Since neutrinos are so pervasive and numerous -- any space the size of a clothes closet holds at least a billion of them -- the notion that they have mass has already shaken the physics world. Astrophysicists are revising their calculations of the total mass of the universe and their models of its evolution and eventual fate. Theoreticians are devising new schemes to relate fundamental particles and forces, and even the Standard Model is getting a facelift. There is also hope that finding a neutrino with mass will help resolve the "missing mass" question: the mass of the visible, luminous matter in the universe is nowhere near enough to account for the gravitational attraction astrophysicists observe among stars, galaxies and clumps of galaxies.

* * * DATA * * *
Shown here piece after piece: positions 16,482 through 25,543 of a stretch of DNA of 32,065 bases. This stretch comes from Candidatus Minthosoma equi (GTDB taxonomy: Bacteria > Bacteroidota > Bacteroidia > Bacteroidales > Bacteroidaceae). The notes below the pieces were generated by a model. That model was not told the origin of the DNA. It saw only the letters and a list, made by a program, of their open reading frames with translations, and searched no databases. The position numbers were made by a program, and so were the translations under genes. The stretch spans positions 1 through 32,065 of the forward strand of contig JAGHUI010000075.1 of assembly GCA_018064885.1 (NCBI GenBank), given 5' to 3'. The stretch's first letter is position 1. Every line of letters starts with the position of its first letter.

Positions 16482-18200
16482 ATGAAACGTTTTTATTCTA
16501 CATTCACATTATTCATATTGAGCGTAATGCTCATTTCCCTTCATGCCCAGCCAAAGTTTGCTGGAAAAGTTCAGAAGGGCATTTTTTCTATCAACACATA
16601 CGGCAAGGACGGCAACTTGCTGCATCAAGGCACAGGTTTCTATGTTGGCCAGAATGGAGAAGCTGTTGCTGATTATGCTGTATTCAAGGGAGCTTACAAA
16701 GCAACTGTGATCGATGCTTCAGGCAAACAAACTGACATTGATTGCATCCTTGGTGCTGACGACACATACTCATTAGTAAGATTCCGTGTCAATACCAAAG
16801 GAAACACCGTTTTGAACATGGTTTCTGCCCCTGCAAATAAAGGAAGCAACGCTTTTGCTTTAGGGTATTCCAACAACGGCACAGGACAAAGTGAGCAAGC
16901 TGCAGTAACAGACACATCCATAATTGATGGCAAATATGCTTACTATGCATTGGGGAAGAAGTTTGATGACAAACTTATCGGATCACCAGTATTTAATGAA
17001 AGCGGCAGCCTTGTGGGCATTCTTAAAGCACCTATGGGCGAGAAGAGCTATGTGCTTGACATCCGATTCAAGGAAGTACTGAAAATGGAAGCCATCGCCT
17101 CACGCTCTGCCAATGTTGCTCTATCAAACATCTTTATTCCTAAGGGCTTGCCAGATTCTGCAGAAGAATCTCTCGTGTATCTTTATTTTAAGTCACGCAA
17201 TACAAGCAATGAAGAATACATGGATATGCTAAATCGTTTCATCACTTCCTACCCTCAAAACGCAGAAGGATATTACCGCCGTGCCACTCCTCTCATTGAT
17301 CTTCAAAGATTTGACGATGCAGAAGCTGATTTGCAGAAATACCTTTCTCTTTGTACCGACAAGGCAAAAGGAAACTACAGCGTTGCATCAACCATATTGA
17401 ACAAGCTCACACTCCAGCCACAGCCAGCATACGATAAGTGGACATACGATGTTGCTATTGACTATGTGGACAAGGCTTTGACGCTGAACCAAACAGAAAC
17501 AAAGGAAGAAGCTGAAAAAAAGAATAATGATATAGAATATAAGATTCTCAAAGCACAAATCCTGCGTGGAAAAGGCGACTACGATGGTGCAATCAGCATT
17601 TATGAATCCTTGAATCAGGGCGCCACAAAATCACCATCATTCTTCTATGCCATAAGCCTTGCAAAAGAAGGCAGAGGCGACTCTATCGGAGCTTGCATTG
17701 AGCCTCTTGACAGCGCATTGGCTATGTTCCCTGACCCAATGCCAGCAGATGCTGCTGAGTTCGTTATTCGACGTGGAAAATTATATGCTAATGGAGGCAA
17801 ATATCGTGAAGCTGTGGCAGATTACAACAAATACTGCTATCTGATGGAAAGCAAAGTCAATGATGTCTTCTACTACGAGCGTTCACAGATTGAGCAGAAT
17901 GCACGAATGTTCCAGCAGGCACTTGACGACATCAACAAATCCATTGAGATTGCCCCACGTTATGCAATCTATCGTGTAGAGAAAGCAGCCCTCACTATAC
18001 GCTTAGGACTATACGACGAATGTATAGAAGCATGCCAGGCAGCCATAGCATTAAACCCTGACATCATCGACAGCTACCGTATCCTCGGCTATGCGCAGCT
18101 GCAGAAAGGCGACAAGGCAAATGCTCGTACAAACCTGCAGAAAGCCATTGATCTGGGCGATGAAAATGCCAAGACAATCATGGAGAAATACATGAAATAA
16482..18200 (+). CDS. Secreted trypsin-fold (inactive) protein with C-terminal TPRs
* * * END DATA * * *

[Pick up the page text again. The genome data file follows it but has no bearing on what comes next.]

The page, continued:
Because neutrinos do not interact very often, physicists who study them need large detectors and an intense neutrino beam to see them. BooNE, approved by Fermilab last spring and set to run in the year 2001, is a spherical underground tank 40 feet in diameter holding 800 tons of ultra-pure mineral oil, similar to the baby oil sold in drugstores. In extremely rare events, a neutrino will interact with a molecule of mineral oil; when it does so, it emits a tiny flash of light. The tank will be lined with approximately 1500 phototubes, photon-sensitive detectors that will observe the photons emitted by neutrino interactions.
The neutrino beam is generated in the Booster, one of Fermilab's underground particle accelerators. It will accelerate a very pure beam of muon neutrinos and direct them into the vat of mineral oil. If scientists observe a significant number of electron neutrinos in the oil, they will know that oscillations have taken place.